Gov’t considers two-year moratorium on plastic bottle importation

The government said it is taking into consideration the temporary banning of plastic bottle importation until the country establishes recycling system to reduce pollution in town.

The Minister of Environment and Forestry, Josephine Napwon, revealed on Monday while launching the clean up campaign to mark the World Environment Day.

“The ministry of Environment and Forestry is considering declaring a two-year moratorium on the importation of plastic bottles and the production of 500ml, 1l water bottles and also considering the glass bottles that will be used,” Napwon said.

The temporary banning will also limit the internal production of water bottles.

“When this moratorium is declared, water factories will only produce 10 Liters and 20 Liters,” she stated

The official revealed that the government has a plan to establish recycling companies and the moratorium will serve until recycling is actualized.

“The moratorium will only be lifted when there is recycling plant established in the country,” Napwon stated. “There are currently plans and initiatives for establishing this plan and i hope they will materialize soon.”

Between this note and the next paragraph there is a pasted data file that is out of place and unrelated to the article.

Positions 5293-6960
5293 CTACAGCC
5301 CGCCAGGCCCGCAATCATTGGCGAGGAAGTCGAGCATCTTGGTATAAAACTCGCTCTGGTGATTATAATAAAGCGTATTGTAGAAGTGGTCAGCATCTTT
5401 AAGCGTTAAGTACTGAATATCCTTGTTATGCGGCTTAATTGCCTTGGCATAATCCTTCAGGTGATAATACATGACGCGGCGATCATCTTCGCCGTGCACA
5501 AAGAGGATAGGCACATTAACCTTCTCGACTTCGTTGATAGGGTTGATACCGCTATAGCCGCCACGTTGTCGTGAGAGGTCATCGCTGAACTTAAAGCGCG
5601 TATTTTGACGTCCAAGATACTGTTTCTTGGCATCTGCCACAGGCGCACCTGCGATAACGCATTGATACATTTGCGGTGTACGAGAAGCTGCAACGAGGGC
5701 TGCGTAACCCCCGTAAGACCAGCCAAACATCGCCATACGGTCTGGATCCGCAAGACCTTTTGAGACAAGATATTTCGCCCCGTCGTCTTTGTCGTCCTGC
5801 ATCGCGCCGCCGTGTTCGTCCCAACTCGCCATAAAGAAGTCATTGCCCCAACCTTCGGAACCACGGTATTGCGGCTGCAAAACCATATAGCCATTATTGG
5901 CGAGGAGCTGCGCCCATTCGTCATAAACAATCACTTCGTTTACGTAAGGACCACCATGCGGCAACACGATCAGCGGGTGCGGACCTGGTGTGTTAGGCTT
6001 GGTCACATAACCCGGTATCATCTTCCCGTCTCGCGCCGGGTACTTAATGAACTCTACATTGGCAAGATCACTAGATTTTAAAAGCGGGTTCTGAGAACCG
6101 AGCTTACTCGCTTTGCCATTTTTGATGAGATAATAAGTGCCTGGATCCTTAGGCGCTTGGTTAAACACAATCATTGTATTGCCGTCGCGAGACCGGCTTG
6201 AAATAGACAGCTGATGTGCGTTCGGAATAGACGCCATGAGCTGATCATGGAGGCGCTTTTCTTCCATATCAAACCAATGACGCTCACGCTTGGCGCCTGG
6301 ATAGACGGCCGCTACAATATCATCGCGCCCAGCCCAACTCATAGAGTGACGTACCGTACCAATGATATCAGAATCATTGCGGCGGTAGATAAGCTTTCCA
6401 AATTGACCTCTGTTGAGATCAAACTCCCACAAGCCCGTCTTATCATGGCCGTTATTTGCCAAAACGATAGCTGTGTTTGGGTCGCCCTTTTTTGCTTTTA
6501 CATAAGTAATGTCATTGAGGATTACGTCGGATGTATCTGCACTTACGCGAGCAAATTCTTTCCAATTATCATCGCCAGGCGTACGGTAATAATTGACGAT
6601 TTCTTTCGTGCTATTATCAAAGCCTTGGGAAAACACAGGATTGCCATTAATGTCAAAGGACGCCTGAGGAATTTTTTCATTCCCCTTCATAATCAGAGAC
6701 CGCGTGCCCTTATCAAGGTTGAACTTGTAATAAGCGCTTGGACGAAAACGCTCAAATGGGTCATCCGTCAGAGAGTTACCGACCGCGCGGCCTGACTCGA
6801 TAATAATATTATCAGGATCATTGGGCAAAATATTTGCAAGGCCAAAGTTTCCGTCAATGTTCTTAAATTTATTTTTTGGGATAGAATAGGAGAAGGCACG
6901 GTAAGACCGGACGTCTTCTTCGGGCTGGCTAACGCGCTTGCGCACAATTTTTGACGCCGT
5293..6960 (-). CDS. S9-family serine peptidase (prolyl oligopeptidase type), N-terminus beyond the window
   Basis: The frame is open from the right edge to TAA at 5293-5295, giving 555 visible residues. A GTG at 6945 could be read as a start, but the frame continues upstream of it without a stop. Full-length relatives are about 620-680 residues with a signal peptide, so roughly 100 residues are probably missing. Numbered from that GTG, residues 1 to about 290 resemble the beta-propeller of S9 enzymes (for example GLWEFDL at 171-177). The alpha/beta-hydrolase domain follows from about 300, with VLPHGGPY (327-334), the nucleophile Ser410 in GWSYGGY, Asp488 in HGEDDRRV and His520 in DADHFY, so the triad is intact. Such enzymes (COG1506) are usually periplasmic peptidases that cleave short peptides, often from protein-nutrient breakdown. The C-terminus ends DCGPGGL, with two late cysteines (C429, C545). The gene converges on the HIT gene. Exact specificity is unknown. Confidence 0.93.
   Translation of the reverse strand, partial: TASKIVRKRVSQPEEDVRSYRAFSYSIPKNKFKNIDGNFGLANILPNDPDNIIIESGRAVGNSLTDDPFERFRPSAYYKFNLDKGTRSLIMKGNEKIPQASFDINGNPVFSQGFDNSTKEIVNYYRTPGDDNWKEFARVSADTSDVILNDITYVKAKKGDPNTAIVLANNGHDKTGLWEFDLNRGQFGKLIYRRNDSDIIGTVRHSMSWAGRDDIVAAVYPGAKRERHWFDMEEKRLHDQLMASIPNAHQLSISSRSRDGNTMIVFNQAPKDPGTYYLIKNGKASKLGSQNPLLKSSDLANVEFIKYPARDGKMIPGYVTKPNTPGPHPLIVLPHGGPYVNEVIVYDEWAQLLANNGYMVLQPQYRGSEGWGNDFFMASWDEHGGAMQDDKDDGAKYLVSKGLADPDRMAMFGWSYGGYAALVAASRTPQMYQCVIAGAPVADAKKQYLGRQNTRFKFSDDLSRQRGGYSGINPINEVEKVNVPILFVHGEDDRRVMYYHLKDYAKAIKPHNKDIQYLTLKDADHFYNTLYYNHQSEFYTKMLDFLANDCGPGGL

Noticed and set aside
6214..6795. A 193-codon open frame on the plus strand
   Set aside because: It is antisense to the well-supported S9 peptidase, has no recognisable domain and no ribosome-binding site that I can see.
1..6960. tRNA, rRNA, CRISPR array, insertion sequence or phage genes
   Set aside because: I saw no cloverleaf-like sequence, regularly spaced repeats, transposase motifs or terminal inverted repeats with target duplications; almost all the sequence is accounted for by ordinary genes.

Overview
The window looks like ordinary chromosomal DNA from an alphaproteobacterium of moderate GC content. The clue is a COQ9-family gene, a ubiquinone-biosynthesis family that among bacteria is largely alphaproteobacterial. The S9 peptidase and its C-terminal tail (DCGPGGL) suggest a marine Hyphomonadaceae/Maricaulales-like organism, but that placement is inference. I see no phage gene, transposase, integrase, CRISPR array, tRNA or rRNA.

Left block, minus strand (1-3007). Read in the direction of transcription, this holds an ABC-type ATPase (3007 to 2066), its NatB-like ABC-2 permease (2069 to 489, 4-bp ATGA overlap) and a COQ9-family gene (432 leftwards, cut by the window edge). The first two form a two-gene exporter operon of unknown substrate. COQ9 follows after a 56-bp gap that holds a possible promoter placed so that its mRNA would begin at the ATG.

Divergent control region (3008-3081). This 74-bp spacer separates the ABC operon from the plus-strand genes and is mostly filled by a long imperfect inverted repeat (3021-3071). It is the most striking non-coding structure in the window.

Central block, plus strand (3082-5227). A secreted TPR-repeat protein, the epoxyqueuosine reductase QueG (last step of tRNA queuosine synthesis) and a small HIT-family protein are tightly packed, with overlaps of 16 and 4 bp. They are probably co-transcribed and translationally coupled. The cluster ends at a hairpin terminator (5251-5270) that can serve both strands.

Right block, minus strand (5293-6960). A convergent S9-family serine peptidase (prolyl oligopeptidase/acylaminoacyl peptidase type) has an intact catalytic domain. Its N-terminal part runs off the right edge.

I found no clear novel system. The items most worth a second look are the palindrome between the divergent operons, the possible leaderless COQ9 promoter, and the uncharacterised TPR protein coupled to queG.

JICA’s 2022 survey on waste amount and composition in Juba indicates that 40% of waste is composed of plastic garbage.

In 2018, the government banned the use of single plastic bags, but it failed to implement it. The plastic products sneaked into the market again. The minister said she is reviewing the ban again.

“A ban on importation of plastics bag was declared five years ago. However, its implementation was problematic but i would like to review this ban and urge all the relevant institutions and authority to ensure no single plastic bag enter the country and not one should use it,” she said.

According to the minister, the city council and the border security contributed to the failure in implementing the ban.

“One of the obstacles was our Juba City Council. We tasked them to clean the city but they also allowed this thing to get into the market,” Napwon claimed. “Another obstacle is also our security because the security are there to stop these things from entering the country.”

Environmental researchers estimate that plastic bottles and bags constitute 90% of the waste products that are found in major towns in South Sudan.